# Grothendieck inequality

In mathematics, the Grothendieck inequality states that there is a universal constant k with the following property. If ai,j is an n by n (real or complex) matrix with

$\left| \sum_{i,j} a_{ij} s_i t_j \right|\le 1$

for all (real or complex) numbers si, tj of absolute value at most 1, then

$\left| \sum_{i,j} a_{ij} \langle S_i , T_j \rangle \right|\le k$,

for all vectors Si, Tj in the unit ball B(H) of a (real or complex) Hilbert space H. The smallest constant k which satisfies this property for all n by n matrices is called a Grothendieck constant and denoted k(n). In fact there are two Grothendieck constants kR(n) and kC(n) for each n depending on whether one works with real or complex numbers, respectively.[1]

The Grothendieck inequality and Grothendieck constants are named after Alexander Grothendieck, who proved the inequality and the existence of the constants in a paper published in 1953.[2]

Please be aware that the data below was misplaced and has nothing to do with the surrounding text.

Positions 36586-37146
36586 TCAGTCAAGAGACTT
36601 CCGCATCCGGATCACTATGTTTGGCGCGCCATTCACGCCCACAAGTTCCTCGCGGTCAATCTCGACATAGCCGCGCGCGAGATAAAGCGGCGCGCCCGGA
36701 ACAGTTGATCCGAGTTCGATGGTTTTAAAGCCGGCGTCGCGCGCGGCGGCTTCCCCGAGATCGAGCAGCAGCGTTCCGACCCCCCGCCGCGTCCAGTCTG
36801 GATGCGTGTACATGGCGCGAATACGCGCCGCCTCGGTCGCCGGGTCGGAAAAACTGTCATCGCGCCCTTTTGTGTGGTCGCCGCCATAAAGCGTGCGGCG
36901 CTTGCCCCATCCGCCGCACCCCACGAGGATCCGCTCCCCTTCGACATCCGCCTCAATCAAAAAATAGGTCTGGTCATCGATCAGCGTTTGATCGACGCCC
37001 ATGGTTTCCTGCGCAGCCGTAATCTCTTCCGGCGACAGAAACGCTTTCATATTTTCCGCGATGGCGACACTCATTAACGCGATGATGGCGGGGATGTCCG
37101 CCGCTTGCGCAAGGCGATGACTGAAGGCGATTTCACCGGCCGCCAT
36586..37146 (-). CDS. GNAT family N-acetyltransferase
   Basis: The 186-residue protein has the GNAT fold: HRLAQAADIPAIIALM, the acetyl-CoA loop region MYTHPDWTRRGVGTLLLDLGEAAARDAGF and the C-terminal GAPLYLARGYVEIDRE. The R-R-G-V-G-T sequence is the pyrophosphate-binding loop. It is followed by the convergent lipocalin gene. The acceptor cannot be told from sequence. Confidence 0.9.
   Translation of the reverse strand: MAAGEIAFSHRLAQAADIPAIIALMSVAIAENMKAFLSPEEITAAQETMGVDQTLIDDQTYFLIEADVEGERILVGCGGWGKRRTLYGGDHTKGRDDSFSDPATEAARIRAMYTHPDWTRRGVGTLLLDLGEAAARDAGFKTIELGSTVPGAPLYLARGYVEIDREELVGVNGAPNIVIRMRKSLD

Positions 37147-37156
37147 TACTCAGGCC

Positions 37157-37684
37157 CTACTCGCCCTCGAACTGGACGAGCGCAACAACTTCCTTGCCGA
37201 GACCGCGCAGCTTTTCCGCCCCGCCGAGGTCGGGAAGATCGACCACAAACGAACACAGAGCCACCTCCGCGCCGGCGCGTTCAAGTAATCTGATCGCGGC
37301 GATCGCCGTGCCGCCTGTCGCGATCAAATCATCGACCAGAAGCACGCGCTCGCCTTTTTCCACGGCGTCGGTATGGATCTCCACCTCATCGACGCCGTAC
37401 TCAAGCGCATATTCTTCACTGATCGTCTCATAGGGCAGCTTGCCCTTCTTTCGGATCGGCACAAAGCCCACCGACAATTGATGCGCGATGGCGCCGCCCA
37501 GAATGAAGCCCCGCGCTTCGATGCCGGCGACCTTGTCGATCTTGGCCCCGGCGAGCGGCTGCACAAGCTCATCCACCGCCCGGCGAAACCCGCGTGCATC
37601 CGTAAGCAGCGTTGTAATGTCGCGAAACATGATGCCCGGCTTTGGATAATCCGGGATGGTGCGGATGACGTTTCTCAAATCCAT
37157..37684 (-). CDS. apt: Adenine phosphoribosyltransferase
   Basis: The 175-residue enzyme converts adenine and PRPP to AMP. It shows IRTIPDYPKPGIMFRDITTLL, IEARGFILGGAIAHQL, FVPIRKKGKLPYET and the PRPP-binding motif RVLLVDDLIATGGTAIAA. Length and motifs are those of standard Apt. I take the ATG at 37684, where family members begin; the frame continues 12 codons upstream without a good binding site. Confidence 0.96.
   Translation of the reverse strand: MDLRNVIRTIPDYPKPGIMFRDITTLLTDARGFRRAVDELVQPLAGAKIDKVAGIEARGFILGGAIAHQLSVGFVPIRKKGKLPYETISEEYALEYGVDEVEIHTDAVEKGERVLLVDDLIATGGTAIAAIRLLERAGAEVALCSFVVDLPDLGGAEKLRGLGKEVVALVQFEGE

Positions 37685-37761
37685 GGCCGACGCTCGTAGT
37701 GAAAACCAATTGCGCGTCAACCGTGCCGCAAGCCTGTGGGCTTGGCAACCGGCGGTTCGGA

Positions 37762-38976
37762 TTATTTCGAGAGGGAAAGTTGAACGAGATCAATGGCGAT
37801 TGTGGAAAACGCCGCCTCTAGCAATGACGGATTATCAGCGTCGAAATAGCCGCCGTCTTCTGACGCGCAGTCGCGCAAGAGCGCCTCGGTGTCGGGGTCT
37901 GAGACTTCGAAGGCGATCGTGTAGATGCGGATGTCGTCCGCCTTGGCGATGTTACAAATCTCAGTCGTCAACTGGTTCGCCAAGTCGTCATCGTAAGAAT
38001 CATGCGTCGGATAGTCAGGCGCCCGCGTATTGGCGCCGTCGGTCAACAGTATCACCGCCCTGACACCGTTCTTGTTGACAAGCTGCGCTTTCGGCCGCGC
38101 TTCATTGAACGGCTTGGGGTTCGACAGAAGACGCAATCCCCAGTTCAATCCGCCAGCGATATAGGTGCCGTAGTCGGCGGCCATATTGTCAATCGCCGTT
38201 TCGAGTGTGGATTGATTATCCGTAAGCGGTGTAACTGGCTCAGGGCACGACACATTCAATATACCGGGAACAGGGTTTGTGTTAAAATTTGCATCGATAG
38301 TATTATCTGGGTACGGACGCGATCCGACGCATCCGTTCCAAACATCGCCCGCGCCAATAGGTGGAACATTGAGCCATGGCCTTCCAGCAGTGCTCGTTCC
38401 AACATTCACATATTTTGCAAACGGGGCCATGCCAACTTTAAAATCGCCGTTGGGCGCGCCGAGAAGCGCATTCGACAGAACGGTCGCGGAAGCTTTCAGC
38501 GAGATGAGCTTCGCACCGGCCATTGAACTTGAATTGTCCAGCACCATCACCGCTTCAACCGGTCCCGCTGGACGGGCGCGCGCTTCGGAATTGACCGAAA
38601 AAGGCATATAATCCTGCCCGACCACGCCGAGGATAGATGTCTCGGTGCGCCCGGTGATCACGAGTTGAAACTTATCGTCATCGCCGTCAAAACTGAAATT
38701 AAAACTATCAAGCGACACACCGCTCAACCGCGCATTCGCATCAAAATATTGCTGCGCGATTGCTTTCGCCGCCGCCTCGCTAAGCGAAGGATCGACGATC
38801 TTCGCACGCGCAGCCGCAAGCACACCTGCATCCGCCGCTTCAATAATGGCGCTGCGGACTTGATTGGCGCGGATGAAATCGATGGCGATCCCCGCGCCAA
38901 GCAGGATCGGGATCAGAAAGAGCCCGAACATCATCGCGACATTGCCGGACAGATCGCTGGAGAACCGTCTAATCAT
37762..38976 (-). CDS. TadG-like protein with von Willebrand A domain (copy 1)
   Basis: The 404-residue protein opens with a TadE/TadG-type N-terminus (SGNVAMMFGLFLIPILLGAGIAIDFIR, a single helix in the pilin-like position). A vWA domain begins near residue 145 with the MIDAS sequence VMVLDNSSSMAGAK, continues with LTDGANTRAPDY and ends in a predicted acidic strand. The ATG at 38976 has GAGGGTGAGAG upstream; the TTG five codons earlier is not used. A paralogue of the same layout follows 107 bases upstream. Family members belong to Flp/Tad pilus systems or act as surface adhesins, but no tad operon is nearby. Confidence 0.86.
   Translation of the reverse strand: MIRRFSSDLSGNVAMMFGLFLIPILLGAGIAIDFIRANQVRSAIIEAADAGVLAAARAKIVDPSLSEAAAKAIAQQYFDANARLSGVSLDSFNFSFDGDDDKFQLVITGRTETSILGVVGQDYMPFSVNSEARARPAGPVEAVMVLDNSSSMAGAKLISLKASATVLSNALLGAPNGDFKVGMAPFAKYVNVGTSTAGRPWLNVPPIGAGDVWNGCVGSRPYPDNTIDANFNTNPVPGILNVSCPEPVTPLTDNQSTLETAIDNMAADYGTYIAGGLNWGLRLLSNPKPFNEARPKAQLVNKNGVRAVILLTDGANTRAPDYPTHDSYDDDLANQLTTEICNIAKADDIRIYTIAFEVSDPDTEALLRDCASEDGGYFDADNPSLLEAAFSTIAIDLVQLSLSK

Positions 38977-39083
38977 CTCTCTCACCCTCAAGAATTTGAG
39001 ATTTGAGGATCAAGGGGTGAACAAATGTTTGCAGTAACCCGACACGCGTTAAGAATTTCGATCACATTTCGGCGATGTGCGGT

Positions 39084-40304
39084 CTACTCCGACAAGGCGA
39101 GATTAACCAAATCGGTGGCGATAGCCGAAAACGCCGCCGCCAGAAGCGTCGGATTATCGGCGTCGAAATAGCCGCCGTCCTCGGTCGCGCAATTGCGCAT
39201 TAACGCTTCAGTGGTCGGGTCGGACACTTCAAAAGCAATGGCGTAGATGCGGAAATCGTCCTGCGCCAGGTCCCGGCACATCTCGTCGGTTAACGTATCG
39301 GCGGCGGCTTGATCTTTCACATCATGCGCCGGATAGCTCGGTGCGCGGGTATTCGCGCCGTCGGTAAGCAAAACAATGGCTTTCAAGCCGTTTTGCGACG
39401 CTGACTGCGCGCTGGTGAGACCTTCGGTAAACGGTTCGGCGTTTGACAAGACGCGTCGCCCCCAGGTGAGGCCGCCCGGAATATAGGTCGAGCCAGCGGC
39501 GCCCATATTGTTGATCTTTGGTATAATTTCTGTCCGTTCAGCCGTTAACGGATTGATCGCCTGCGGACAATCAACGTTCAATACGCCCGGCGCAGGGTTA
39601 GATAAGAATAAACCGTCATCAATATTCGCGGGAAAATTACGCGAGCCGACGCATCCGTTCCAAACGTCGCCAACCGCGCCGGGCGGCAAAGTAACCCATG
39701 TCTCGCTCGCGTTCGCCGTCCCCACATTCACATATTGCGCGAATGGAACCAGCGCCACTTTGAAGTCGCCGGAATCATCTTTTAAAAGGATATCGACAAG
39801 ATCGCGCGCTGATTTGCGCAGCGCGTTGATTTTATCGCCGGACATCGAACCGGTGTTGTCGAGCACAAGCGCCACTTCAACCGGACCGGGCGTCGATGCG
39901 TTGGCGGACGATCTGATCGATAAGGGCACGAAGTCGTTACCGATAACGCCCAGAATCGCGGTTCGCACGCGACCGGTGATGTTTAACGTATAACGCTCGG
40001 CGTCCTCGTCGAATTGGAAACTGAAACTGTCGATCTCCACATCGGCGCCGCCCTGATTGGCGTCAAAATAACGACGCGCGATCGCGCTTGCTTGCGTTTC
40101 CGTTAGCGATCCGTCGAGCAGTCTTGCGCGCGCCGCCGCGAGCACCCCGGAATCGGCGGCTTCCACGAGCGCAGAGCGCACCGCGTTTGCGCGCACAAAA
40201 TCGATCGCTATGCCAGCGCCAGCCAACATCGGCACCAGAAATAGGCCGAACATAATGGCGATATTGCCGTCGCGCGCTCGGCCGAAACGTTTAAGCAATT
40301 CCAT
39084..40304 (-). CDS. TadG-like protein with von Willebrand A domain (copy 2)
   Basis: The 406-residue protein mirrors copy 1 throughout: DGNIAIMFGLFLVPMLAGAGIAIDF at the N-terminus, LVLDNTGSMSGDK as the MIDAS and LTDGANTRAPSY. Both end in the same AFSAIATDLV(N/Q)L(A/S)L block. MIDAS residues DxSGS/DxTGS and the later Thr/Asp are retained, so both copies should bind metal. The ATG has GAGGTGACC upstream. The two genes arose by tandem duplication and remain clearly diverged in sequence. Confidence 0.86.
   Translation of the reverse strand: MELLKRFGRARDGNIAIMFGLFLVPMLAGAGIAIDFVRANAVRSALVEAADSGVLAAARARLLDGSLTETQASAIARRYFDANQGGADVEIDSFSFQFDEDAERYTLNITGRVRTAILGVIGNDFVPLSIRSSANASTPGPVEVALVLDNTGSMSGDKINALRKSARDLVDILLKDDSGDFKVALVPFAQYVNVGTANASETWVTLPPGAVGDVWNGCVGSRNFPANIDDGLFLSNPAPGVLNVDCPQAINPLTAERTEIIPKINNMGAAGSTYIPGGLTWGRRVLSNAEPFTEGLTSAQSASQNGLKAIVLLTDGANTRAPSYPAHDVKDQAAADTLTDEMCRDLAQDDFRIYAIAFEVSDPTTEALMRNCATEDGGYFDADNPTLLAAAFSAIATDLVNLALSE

## Bounds on the constants

The sequences kR(n) and kC(n) are easily seen to be increasing, and Grothendieck's result states that they are bounded,[2][3] so they have limits.

With kR defined to be supn kR(n)[4] then Grothendieck proved that: $1.57 \approx \frac{\pi}{2} \leq k_{\R} \leq \mathrm{sinh}(\frac{\pi}{2}) \approx 2.3$.

Krivine (1979)[5] improved the result by proving: 1.67696... ≤ kR ≤ 1.7822139781...=$\frac{\pi}{2 \ln(1+\sqrt{2})}$, conjecturing that the upper bound is tight. However, this conjecture was disproved by Braverman et al. (2011).[6]